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Concluding Remarks

Since recorded history individuals have been, and are continuing to be, victimized by promises of extended youth or increased longevity by using unproven methods that allegedly slow, stop or reverse aging. Our language on this matter must be unambiguous: there are no lifestyle changes, surgical procedures, vitamins, antioxidants, hormones or techniques of genetic engineering available today that have been demonstrated to influence the processes of aging.100,101 We strongly urge the general public to avoid buying or using products or other interventions from anyone claiming that they will slow, stop or reverse aging. If people, on average, are going to live much longer than is currently possible, then it can only happen by adding decades of life to people who are already likely to live for 70 years or more. This "manufactured survival time"102 will require modifications to all of the processes that contribute to aging--a technological feat that, though theoretically possible, has not yet been achieved. What medical science can tell us is that because aging and death are not programmed into our genes, health and fitness can be enhanced at any age, primarily through the avoidance of behaviors (such as smoking, excessive alcohol consumption, excessive exposure to sun, and obesity) that accelerate the expression of age-related diseases and by the adoption of behaviors (such as exercise and a healthy diet) that take advantage of a physiology that is inherently modifiable.103

We enthusiastically support research in genetic engineering, stem cells, geriatric medicine and therapeutic pharmaceuticals, technologies that promise to revolutionize medicine as we know it. Most biogerontologists believe that our rapidly expanding scientific knowledge holds the promise that means may eventually be discovered to slow the rate of aging. If successful, these interventions are likely to postpone age-related diseases and disorders and extend the period of healthy life. Although the degree to which such interventions might extend length of life is uncertain, we believe this is the only way another quantum leap in life expectancy is even possible. Our concern is that when proponents of antiaging medicine claim that the fountain of youth has already been discovered, it negatively affects the credibility of serious scientific research efforts on aging. Because aging is the greatest risk factor for the leading causes of death and other age-related pathologies, more attention must be paid to the study of these universal underlying processes. Successful efforts to slow the rate of aging would have dramatic health benefits for the population by far exceeding the anticipated changes in health and length of life that would result from the complete elimination of heart disease, cancer, stroke and other age-associated diseases and disorders.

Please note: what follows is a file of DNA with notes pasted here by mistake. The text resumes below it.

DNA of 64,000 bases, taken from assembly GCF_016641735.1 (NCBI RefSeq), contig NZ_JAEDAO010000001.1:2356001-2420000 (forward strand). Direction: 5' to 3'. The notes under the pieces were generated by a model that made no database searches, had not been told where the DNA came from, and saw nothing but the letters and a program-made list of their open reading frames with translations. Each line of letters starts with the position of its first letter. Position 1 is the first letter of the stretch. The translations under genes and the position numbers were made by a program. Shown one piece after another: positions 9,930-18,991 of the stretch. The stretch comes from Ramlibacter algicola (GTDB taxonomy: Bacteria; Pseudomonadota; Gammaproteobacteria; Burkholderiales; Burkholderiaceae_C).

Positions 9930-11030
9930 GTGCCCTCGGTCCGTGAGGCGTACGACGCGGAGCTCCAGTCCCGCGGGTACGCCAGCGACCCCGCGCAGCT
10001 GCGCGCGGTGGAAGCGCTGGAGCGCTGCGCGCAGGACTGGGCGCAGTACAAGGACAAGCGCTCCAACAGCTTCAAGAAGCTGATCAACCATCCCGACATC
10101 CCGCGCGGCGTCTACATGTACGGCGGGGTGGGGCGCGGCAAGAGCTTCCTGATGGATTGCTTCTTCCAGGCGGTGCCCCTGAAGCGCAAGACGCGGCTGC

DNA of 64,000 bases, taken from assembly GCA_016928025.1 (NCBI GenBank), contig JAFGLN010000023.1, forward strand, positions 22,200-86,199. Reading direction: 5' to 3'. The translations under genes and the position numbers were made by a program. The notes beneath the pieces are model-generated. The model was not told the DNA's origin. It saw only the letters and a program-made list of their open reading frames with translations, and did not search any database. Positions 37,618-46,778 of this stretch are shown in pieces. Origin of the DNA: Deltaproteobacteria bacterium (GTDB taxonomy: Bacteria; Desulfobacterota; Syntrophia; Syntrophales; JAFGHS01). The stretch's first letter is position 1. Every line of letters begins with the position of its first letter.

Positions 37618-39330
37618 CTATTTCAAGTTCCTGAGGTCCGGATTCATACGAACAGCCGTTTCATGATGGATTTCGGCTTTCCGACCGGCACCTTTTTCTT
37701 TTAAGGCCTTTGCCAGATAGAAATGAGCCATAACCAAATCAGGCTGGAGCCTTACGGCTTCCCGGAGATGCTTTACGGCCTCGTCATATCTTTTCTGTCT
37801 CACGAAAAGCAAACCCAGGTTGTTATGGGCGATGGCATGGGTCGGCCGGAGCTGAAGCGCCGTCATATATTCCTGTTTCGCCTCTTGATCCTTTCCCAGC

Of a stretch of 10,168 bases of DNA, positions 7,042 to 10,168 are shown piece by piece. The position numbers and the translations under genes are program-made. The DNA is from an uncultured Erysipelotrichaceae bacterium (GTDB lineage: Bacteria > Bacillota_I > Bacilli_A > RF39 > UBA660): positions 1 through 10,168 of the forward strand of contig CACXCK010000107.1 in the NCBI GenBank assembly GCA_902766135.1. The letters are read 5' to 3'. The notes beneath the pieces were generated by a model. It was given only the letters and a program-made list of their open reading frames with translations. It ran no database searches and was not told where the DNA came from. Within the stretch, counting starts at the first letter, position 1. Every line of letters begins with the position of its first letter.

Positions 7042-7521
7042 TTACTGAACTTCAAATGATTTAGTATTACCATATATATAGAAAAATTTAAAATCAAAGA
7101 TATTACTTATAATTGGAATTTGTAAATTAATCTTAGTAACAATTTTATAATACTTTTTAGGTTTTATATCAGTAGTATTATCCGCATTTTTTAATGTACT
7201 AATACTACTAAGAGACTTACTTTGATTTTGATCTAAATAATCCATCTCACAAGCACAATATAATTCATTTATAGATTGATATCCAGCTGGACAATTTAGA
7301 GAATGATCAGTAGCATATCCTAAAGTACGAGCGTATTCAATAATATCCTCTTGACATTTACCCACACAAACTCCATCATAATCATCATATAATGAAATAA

100Living to 100: Lessons in Living to Your Maximum Potential at Any Age. Thomas T. Perls, et al. Basic Books, 1999.

101Time of Our Lives: The Science of Human Aging. Tom Kirkwood. Oxford University Press, 1999.

102Confronting the Boundaries of Human Longevity. S. J. Olshansky, B. A. Carnes and D. Grahn in American Scientist, Vol. 86, No. 1, pages 52-61; 1998.

103Aging, Health Risks, and Cumulative Disability. A. J. Vita, R. B. Terry, H. B. Hubert and J. F. Fries in New England Journal of Medicine, Vol. 338, No. 15, pages 1035-1041; April 9, 1998.


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